Last night, I combined 6 ounces of slivered raw almonds and a cup or so of water in my blender and let fly. The resulting slurry went in the fridge overnight. This morning, I added a little more water and blended it a little more before passing the slurry through a sieve to make a thick almond milk. Very delicious! I had about a cup and combined that with a pound of frozen berries and cherries with just two tablespoons of sugar.

At that point, I tasted it. A little flat. I added a pinch of salt and a generous sprinkle of coriander, having learned before that coriander goes beautifully with berries. Better, but I probably should have added a squeeze of lemon juice, too.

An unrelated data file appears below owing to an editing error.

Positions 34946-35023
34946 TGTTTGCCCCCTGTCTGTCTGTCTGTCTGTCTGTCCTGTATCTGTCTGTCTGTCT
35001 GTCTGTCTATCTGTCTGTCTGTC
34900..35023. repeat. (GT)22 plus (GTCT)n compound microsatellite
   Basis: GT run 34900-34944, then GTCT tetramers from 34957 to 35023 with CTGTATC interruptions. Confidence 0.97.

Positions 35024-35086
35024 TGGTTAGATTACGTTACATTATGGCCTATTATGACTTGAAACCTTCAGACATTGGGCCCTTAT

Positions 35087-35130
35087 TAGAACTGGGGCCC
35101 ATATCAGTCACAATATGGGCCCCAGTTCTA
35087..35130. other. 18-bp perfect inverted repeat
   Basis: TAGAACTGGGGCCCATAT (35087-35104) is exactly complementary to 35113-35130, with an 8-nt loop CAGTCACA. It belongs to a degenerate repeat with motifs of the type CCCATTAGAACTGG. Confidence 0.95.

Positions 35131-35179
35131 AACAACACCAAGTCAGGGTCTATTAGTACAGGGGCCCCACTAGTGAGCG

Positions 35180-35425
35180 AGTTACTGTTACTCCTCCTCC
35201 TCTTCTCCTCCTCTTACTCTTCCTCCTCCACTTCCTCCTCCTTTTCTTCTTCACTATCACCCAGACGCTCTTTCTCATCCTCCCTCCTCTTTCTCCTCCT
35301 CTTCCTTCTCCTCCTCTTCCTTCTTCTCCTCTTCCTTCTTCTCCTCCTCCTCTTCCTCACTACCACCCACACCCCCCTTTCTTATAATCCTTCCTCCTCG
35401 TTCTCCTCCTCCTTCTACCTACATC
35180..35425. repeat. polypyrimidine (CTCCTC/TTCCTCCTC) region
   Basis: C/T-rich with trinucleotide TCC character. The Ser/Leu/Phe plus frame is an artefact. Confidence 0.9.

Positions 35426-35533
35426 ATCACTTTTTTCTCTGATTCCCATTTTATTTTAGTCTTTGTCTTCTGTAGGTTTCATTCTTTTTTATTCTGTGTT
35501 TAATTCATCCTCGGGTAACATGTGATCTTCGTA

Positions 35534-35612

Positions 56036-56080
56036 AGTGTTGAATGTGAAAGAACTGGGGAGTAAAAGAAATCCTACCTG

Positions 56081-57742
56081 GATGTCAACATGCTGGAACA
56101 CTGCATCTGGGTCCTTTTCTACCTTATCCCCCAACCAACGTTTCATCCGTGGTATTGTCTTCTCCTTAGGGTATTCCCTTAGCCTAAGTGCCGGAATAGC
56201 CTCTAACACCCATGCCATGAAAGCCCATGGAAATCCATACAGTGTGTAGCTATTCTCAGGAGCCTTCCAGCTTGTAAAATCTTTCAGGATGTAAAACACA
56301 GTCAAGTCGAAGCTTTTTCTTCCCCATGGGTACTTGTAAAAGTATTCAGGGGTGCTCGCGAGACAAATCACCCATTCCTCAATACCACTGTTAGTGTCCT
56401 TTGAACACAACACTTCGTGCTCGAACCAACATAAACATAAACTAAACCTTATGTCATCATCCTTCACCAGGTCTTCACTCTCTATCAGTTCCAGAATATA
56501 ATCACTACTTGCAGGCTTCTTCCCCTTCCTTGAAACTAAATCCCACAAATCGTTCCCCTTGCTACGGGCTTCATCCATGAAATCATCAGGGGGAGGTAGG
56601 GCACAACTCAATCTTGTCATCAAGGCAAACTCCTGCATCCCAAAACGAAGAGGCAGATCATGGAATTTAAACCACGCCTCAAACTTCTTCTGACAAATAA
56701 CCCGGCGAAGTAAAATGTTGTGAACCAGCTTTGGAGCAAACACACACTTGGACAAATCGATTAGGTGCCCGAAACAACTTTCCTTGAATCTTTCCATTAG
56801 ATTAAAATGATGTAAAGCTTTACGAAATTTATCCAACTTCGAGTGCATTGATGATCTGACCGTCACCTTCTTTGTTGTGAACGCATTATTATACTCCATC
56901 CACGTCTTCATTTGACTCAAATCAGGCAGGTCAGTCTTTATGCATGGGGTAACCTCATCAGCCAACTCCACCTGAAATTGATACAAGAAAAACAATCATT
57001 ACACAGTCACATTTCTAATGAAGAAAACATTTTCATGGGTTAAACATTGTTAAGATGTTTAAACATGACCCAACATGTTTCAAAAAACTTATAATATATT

And now ... it's in the freezer and I'm whisking it every fifteen minutes or so to keep out the big ice crystals. With any luck, it will be just the right thing for after dinner!

It's late. We've eaten all the ice cream and I forgot to take a picture. It was well received by all except LittleGirl, who did not think the bright purple stuff was sufficiently ice cream like. BIL poured maple syrup over his to satisfy his sweet tooth. I had a little on mine to perk up the flavor.

Next time: more almond milk, less fruit.

Monday, June 15, 2009

The Promised Shrimp And Grits Picture

There's really no message beyond the post title.

Sunday, June 14, 2009

A Daring Cook: Potstickers!